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UNFCCC launches new “Climate Neutral Now” Campaign

This week has seen the launch of “Climate Neutral Now”, a new initiative launched by the United Nations climate change secretariat that encourages individuals and organizations to measure their climate footprint, reduce their emissions as much as possible and then offset their remaining emissions.

One of the aspirations at the UNFCCC is to socialize the concept of a climate neutral society. Science tells us that however ambitious the emission reductions we agree on in Paris may be, we need to achieve a climate neutral society in the second half of this century if we are to avoid the worst impacts of climate change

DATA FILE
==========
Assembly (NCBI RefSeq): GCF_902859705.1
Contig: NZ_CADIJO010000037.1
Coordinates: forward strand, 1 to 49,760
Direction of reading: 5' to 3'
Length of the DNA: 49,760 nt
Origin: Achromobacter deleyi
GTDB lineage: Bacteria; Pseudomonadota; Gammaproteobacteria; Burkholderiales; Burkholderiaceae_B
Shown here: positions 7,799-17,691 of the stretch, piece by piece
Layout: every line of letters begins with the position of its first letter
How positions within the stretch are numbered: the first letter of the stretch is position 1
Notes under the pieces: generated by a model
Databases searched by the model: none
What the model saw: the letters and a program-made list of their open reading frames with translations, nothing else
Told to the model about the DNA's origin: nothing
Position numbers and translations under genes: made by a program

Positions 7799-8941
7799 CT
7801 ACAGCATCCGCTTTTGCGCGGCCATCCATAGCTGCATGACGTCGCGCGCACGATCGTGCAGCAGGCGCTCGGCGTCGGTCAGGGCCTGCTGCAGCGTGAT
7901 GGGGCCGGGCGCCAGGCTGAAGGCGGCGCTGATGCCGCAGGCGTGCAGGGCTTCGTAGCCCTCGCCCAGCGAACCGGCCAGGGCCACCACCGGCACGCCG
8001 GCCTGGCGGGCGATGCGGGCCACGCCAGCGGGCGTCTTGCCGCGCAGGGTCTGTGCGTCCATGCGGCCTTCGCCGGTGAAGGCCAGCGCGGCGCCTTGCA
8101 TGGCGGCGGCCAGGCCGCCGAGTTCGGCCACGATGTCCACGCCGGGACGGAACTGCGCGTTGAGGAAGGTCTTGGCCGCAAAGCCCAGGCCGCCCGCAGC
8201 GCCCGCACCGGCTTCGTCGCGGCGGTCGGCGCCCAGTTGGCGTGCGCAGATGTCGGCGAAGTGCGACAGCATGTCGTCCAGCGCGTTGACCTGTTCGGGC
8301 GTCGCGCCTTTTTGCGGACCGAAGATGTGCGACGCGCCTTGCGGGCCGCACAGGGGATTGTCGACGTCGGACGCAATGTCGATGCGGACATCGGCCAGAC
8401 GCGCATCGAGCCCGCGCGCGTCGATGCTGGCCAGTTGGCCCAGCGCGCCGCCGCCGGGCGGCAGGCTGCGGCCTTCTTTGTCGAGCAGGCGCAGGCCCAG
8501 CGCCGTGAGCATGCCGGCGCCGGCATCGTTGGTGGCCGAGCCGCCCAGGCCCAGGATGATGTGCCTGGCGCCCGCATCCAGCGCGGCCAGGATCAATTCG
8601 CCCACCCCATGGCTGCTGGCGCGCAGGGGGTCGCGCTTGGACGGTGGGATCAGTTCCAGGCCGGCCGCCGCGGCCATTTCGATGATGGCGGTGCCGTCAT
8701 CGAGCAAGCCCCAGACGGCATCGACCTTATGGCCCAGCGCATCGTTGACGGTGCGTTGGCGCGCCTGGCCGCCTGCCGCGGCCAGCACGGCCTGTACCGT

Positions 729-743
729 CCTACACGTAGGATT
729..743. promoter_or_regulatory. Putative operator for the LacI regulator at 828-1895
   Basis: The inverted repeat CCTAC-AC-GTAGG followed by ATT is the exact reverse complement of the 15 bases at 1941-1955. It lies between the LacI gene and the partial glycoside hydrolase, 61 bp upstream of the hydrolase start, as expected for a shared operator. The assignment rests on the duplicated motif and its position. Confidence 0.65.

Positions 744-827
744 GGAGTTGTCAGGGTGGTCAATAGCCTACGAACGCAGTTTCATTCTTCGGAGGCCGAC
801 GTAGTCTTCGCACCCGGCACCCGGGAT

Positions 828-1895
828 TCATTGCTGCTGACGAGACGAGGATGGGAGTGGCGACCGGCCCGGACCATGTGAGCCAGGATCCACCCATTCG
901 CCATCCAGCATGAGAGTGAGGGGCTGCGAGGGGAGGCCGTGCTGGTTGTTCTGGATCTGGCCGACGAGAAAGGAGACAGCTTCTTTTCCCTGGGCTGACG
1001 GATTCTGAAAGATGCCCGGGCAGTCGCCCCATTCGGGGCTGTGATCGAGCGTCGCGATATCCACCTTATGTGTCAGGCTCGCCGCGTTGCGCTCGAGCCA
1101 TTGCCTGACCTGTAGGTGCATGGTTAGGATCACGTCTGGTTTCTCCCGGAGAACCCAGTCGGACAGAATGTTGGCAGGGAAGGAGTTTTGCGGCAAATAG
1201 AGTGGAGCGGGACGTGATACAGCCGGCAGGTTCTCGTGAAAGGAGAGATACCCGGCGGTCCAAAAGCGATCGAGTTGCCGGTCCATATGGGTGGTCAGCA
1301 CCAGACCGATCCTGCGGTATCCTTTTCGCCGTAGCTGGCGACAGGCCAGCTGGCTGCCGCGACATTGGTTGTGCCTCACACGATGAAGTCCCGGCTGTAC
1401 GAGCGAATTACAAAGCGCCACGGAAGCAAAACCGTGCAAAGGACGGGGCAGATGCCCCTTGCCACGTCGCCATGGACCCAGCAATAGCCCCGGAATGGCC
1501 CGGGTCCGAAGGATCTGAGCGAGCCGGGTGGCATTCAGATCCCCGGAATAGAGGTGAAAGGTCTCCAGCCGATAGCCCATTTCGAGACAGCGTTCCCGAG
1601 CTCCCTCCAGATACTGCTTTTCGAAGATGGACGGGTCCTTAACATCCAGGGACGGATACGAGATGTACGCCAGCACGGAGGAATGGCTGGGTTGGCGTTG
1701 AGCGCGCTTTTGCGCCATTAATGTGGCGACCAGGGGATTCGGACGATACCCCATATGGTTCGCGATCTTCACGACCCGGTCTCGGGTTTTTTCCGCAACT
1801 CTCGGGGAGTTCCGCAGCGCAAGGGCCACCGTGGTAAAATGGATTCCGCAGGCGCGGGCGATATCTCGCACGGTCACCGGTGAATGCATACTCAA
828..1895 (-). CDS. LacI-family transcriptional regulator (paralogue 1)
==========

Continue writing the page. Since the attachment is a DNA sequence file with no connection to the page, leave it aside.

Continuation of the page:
The campaign has been sprinkled with some Hollywood star dust, with celebrities like Edward Norton and Vivienne Westwood and champion companies like Microsoft, Adidas, Sony and Marks & Spencer join the UNFCCC to call on everyone to join Climate Neutral Now.

To get on the path to managing your carbon emissions and become Carbon Zero visit our website or log on to http://ClimateNeutralNow.org

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Going beyond carbon saving – how companies like Hill Dickinson are making a big impact to communities in Kenya

Our Abardares Improved Cook Stove Project is located to the north of Nairobi in Kenya, and has been well supported for many years by Hill Dickinson – the first law firm to offset their carbon footprint to become CarbonZero.